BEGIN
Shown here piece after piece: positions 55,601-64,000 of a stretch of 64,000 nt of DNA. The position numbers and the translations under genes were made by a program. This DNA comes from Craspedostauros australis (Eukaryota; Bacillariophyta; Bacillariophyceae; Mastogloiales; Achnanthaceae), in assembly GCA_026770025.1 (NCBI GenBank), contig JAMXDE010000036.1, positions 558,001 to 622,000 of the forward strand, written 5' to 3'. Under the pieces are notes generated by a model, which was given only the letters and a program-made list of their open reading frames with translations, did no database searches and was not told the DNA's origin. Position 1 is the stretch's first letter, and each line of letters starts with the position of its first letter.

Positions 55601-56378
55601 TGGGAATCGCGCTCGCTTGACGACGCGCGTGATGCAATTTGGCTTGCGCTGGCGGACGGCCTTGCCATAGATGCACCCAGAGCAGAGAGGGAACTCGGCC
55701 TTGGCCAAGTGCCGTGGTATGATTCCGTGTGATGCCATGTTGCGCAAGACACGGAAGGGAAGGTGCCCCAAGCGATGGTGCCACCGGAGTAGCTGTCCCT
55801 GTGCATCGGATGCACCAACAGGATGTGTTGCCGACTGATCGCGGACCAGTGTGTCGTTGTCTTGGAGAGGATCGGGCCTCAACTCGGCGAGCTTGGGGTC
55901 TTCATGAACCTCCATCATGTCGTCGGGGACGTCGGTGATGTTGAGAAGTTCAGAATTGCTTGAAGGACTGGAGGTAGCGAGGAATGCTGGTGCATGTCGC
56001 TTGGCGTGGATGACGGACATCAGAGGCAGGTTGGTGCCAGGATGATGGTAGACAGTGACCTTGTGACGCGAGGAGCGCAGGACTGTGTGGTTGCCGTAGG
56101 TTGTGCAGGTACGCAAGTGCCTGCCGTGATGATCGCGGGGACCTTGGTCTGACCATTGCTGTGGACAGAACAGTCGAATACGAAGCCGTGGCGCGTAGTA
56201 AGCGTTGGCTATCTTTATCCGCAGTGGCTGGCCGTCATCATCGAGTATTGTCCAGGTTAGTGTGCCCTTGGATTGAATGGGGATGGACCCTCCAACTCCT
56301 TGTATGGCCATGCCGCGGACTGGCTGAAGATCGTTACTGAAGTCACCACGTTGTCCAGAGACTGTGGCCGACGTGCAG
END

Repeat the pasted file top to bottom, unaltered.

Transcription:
Shown here piece after piece: positions 55,601-64,000 of a stretch of 64,000 nt of DNA. The position numbers and the translations under genes were made by a program. This DNA comes from Craspedostauros australis (Eukaryota; Bacillariophyta; Bacillariophyceae; Mastogloiales; Achnanthaceae), in assembly GCA_026770025.1 (NCBI GenBank), contig JAMXDE010000036.1, positions 558,001 to 622,000 of the forward strand, written 5' to 3'. Under the pieces are notes generated by a model, which was given only the letters and a program-made list of their open reading frames with translations, did no database searches and was not told the DNA's origin. Position 1 is the stretch's first letter, and each line of letters starts with the position of its first letter.

Positions 55601-56378
55601 TGGGAATCGCGCTCGCTTGACGACGCGCGTGATGCAATTTGGCTTGCGCTGGCGGACGGCCTTGCCATAGATGCACCCAGAGCAGAGAGGGAACTCGGCC
55701 TTGGCCAAGTGCCGTGGTATGATTCCGTGTGATGCCATGTTGCGCAAGACACGGAAGGGAAGGTGCCCCAAGCGATGGTGCCACCGGAGTAGCTGTCCCT
55801 GTGCATCGGATGCACCAACAGGATGTGTTGCCGACTGATCGCGGACCAGTGTGTCGTTGTCTTGGAGAGGATCGGGCCTCAACTCGGCGAGCTTGGGGTC
55901 TTCATGAACCTCCATCATGTCGTCGGGGACGTCGGTGATGTTGAGAAGTTCAGAATTGCTTGAAGGACTGGAGGTAGCGAGGAATGCTGGTGCATGTCGC
56001 TTGGCGTGGATGACGGACATCAGAGGCAGGTTGGTGCCAGGATGATGGTAGACAGTGACCTTGTGACGCGAGGAGCGCAGGACTGTGTGGTTGCCGTAGG
56101 TTGTGCAGGTACGCAAGTGCCTGCCGTGATGATCGCGGGGACCTTGGTCTGACCATTGCTGTGGACAGAACAGTCGAATACGAAGCCGTGGCGCGTAGTA
56201 AGCGTTGGCTATCTTTATCCGCAGTGGCTGGCCGTCATCATCGAGTATTGTCCAGGTTAGTGTGCCCTTGGATTGAATGGGGATGGACCCTCCAACTCCT
56301 TGTATGGCCATGCCGCGGACTGGCTGAAGATCGTTACTGAAGTCACCACGTTGTCCAGAGACTGTGGCCGACGTGCAG